Re: Ordnance Works and Freight Cars

Denny Anspach <danspach@...>

About ten years ago, about fifteen of us took our track motorcars and were treated to a comprehensive Sunday tour of all of the trackage in then very active Concord Naval Weapons Station on the north side of Concord, California. A short rail line connected with the adjacent Port Chicago Naval Depot on SF Bay, where the ammunition ships were loaded (and where the notorious WWII incident of the black stevedores loading the ammunition ships took place).

It was a fascinating experience, hampered only by an absolute prohibition on photography (very frustrating for a Sacramento Bee newspaper reporter and photographer with me trying to write a feature story!).

Virtually every single bit of internal and external transport or movement of bombs and other ordnance was undertaken *only by rail*, and this only in a vast fleet of meticulously-maintained solid-bearinged silver boxcars that still had running boards, and (by memory only) seemed to be similar to, if not PS-1s (perhaps someone will know more in this regard). These boxcars were also principally used as mobile storage, and the track layout was so designed.

There was track everywhere (101 miles of it in about 5000 acres). I have never seen so many turnouts, diamonds (straight and curved), or spurs anywhere. It was a boy's fantastic dream layout, given an infinite number of tinplate turnouts, crossings, and track.

A given line would go along a corridor, and every so many hundred feet, spurs would peel off right and left into street-railway type curves, each spur ending in a thick concrete revetment surrounded on two or three sides by very high berms. Along the hillsides, the revetments would be cave-like. There seemed to be thousands of these, each sized to hold one 40' boxcar. This is how the ordnance was stored, ready to move!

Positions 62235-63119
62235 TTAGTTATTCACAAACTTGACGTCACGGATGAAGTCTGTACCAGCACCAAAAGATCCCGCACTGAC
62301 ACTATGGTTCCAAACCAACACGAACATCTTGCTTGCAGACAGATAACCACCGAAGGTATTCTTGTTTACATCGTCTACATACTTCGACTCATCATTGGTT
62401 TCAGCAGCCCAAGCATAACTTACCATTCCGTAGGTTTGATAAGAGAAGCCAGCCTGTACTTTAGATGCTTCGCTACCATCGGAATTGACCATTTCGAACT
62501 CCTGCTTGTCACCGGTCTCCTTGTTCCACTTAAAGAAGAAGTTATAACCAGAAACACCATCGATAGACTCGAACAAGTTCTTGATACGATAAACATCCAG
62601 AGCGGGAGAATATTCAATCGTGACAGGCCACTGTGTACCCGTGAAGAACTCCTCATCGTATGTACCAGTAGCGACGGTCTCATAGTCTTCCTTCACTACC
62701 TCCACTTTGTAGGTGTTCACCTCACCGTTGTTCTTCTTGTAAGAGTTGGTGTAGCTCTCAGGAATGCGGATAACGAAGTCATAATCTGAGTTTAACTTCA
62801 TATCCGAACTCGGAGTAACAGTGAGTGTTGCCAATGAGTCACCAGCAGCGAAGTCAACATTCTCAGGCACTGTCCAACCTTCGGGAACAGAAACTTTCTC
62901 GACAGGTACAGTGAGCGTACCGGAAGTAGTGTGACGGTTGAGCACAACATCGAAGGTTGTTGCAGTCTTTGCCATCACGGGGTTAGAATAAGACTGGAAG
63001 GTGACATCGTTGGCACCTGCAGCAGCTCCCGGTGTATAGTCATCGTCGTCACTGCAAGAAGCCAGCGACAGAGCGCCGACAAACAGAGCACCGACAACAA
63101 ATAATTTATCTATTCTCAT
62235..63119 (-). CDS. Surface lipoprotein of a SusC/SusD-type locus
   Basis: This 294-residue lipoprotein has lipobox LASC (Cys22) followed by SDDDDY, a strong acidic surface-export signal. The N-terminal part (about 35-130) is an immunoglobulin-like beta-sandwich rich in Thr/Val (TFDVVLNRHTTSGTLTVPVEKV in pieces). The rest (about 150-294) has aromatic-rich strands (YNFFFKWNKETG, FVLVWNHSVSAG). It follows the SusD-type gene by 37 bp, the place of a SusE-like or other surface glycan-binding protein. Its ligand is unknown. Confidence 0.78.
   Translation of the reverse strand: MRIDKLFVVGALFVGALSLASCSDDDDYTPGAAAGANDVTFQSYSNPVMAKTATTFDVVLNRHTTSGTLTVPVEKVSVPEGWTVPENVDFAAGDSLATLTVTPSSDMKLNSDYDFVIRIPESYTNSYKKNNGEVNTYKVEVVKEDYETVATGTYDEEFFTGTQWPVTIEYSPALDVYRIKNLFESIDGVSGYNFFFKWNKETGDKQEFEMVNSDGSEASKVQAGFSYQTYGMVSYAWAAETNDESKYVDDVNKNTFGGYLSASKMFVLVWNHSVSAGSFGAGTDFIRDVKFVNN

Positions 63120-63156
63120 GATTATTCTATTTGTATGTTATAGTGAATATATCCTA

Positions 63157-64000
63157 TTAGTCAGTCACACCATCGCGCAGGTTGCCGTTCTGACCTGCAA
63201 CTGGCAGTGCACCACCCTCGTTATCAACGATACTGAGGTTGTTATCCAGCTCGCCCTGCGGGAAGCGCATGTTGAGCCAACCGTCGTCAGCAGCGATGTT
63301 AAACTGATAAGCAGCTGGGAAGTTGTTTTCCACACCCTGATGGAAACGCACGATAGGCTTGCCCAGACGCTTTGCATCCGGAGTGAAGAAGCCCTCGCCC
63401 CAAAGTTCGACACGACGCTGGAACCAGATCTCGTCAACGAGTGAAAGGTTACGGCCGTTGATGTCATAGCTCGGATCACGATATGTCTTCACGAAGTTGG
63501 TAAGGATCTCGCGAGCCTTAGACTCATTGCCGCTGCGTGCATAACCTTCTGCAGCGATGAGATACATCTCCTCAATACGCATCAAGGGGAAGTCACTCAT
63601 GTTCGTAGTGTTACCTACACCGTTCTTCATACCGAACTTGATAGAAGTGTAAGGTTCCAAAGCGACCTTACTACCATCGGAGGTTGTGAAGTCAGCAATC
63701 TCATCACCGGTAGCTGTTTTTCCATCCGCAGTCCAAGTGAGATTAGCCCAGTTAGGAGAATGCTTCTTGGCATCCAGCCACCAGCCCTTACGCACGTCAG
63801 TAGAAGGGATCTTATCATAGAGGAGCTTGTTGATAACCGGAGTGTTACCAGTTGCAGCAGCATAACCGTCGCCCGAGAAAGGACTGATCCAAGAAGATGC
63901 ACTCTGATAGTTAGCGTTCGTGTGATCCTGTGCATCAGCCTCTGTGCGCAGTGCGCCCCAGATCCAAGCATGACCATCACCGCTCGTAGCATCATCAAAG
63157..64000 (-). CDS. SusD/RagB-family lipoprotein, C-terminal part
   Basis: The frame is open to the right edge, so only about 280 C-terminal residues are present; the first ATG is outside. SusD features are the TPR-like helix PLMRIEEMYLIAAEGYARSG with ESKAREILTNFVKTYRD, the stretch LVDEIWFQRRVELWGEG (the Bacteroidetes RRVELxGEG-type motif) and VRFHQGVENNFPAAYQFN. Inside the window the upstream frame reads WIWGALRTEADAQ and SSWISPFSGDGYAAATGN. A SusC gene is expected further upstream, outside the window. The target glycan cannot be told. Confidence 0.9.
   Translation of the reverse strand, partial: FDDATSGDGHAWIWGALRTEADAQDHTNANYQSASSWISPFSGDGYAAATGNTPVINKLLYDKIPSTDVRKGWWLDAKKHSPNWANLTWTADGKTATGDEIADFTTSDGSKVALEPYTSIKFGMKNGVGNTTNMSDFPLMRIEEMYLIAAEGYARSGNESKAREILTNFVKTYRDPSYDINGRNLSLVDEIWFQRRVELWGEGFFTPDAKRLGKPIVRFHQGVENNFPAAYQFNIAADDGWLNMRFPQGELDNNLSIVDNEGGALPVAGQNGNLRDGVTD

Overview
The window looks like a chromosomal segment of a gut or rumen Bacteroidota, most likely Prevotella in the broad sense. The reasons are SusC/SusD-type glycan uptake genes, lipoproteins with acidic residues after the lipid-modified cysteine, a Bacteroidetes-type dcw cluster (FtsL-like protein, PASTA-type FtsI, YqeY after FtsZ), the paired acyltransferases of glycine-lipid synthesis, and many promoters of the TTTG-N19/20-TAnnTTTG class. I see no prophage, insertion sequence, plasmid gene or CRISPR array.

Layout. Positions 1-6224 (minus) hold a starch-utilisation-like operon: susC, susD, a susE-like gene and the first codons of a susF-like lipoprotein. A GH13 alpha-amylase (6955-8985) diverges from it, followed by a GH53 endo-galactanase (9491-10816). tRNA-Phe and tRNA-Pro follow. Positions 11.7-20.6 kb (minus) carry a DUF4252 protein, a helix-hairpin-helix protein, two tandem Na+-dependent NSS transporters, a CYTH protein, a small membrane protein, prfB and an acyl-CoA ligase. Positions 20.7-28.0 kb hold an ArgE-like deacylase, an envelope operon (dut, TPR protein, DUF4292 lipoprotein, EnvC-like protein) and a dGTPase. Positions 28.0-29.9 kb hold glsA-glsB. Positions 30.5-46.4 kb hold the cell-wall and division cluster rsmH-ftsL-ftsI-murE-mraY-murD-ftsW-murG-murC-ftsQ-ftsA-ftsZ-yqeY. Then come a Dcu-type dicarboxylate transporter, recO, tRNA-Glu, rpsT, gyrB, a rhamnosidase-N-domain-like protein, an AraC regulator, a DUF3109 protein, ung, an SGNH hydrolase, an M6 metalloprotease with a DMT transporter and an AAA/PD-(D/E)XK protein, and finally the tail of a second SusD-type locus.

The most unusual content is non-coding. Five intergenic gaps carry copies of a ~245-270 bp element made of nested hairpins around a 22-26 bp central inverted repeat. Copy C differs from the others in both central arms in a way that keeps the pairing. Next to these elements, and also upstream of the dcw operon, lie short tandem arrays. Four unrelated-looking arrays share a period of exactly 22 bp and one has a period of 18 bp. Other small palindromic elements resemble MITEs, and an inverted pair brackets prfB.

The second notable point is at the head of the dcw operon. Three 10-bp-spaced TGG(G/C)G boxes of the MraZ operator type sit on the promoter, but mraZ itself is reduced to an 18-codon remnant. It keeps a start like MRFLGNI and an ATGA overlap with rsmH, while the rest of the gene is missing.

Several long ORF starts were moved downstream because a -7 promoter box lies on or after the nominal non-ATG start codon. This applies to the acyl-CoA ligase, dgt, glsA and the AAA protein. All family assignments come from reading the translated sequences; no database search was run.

The lines climbed up the sides of hills. They interconnected everywhere. The maintenance of the track and roadbed was *perfect*. Perfect clean ballast shaped into a sharp prism. Ties perfect. Not a weed or blade of grass to be seen. All rail also "perfect" with no low joints, or visible or palpable wear. The railroad's GM (a former ATSF person) reminded us of the Zero Defect policy when one is moving explosive devices, and even a simple bump, much less a minor derailment was cause for the most intensive serious investigation, if not discipline. 15 mph was the drop-dead speed limit (as it was for us as well. Fouled spark plugs plagued us the whole day in this regard!).

We were unable to take the line out onto the wharves (big disappointment), the reason for which I never understood.

Currently, as I understand it, the Station is largely moth-balled, and the port Depot is now an Army facility. I presume that the hundreds of time-warp boxcars are probably still there, although I do not know for certain.


Denny S. Anspach, MD

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